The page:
American Madness

Intelligent Criticism in the Service of a Better Nation




A Crisis of Integrity in Medicine

Posted by Joel Friedlander | No Comments

“For what shall it profit a man, if he shall gain the whole world, and lose his
own soul? Or what shall a man give in exchange for his
soul” (Mark 8:36-37)?

The New England Journal of Medicine concluded, June 14, 2007 vol. 356 no. 24,
“Effect of Rosiglitazone on the Risk of Myocardial Infarction and Death from Cardiovascular Causes” by Steven E. Nissen, M.D., and Kathy Wolski, M.P.H.
following a study of the effects of the use of risiglitazone, know by the brand name of Avandia and produced by GlaxoSmithKline that:

“Rosiglitazone was associated with a significant increase in the risk of myocardial infarction and with an increase in the risk of death from cardiovascular causes that had borderline significance. Our study was limited by a lack of access to original source data, which would have enabled time-to-event analysis. Despite these limitations, patients and providers should consider the potential for serious adverse cardiovascular effects of treatment with rosiglitazone for type 2 diabetes.”

So, how many people’s lives would have been saved if this product had not been put on the market.  The New York Times reported in February that a Federal Government Study had postulated that:

“[I]f every diabetic now taking Avandia were instead given a similar pill named Actos, about 500 heart attacks and 300 cases of heart failure would be averted every month because Avandia can hurt the heart. Avandia, intended to treat Type 2 diabetes, is known as rosiglitazone and was linked to 304 deaths during the third quarter of 2009.” Research Ties Diabetes Drug to Heart Woes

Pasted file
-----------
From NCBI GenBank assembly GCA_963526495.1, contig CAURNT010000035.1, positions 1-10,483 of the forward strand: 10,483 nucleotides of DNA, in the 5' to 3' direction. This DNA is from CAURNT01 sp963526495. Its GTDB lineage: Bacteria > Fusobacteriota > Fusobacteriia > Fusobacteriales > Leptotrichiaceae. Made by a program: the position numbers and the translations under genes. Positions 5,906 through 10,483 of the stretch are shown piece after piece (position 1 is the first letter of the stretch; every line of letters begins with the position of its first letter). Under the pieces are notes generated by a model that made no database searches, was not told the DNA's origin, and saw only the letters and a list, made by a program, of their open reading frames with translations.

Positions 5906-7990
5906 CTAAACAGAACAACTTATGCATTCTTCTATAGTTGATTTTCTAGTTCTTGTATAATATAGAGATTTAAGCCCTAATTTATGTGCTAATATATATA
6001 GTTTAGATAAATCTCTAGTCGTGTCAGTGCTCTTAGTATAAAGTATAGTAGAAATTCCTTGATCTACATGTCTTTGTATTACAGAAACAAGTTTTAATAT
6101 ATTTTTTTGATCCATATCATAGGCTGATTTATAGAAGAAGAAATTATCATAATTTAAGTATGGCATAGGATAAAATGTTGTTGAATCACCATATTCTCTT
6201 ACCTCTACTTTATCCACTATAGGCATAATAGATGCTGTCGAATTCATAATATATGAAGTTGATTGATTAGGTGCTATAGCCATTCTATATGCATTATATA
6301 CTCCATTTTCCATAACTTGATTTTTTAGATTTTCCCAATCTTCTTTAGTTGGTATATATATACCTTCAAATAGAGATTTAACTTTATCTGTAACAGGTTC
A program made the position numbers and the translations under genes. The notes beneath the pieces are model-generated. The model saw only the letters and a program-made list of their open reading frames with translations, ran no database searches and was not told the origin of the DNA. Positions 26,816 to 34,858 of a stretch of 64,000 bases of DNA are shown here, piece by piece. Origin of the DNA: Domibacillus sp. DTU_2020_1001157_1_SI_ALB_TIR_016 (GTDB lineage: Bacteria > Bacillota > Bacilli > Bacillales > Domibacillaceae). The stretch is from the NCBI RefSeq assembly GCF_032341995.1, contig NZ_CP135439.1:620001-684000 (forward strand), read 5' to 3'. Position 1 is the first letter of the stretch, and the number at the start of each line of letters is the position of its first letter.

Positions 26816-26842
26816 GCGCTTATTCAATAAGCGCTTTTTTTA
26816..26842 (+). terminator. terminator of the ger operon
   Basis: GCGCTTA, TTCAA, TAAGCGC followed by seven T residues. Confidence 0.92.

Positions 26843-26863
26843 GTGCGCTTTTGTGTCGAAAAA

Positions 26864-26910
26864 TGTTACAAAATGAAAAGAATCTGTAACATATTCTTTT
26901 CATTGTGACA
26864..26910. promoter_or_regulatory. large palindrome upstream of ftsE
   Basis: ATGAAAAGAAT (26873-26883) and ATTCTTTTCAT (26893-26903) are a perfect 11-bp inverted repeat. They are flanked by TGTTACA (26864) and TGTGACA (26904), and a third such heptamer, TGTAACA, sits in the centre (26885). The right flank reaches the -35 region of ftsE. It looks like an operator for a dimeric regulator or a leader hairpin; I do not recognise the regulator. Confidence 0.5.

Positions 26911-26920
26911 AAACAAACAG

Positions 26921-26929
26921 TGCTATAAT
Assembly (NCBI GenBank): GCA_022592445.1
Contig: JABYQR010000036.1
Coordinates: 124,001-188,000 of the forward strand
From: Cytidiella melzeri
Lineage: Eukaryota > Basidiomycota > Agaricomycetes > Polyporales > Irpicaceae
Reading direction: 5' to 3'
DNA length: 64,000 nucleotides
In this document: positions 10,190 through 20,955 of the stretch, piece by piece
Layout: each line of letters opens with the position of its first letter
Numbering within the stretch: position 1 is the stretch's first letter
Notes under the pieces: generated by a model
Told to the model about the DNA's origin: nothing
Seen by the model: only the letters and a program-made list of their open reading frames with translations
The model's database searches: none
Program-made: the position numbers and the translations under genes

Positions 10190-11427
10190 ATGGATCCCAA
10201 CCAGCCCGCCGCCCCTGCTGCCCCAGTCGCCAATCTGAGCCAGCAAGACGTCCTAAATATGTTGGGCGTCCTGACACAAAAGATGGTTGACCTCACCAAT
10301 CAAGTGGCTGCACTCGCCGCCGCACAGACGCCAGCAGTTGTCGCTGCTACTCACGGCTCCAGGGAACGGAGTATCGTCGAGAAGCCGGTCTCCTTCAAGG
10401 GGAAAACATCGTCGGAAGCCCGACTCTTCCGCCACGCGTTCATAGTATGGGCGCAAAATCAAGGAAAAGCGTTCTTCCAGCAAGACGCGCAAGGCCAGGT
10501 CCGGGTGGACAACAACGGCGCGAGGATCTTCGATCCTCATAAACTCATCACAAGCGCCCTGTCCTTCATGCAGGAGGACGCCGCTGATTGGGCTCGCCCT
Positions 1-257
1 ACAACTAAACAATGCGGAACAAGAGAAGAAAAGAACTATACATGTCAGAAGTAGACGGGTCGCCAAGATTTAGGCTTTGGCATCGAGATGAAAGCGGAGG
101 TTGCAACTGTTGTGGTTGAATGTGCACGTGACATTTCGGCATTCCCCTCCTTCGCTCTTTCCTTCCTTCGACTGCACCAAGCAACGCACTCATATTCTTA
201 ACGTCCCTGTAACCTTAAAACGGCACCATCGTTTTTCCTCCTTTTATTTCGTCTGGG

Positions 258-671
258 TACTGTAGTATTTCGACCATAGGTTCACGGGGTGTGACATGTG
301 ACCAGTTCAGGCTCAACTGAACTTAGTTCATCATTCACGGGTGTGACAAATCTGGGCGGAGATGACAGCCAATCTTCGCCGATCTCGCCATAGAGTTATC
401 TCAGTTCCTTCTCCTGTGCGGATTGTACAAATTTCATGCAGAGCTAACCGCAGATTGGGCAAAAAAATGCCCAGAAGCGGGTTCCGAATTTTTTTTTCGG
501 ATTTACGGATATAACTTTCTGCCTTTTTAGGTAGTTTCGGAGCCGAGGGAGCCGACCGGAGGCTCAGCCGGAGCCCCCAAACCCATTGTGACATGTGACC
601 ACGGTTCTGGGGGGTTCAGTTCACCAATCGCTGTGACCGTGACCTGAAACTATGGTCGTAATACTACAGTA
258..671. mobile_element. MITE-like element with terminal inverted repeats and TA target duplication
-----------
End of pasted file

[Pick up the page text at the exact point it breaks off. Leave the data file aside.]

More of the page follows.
http://www.nytimes.com/2010/02/20/health/policy/20avandia.html

That comes to 6,000 heart attacks and 3,600 cases of heart failure that could be avoided every year if this drug was not used.  So, why was it used for so long.  One reason is that the drug was given favorable reviews by many doctors who wrote about it in reviews and articles paid for by the Drug Manufacturer GlaxoSmithKline.  “Study Sees a Slant in Articles on Drug” by Nicholas Bakalar, http://www.nytimes.com/2010/04/13/health/13diab.html?hpw.

Apparently, 87% of the articles which wrote favorable about the drug and its use were written by people who had been paid by the drug manufacturer.  How nice is that, these doctors sold their integrity for money.  I say that because the New England Journal of Medicine is so well known that the writers had to be aware of the dangers of the drug, yet they recommended it.

This drug is still on the market, despite the number of heart attacks and heart failures it causes.  A little multiplication shows that almost 30,000 people have had heart attacks or heart failure just since the NEJM study was published in 2007.  Don’t those people count to the doctors and to the government of the United States?  Why does the FDA allow this product to continue on the market?

Does it always have to be BIG BUSINESS wins and the citizens lose.

Is the practice of medicine so without profit that doctors must sell their integrity to drug companies?

Have these doctors forgotten their oath?

“I will prescribe regimens for the good of my patients according to my ability and my judgment and never do harm to anyone.”  Hippocratic Oath.

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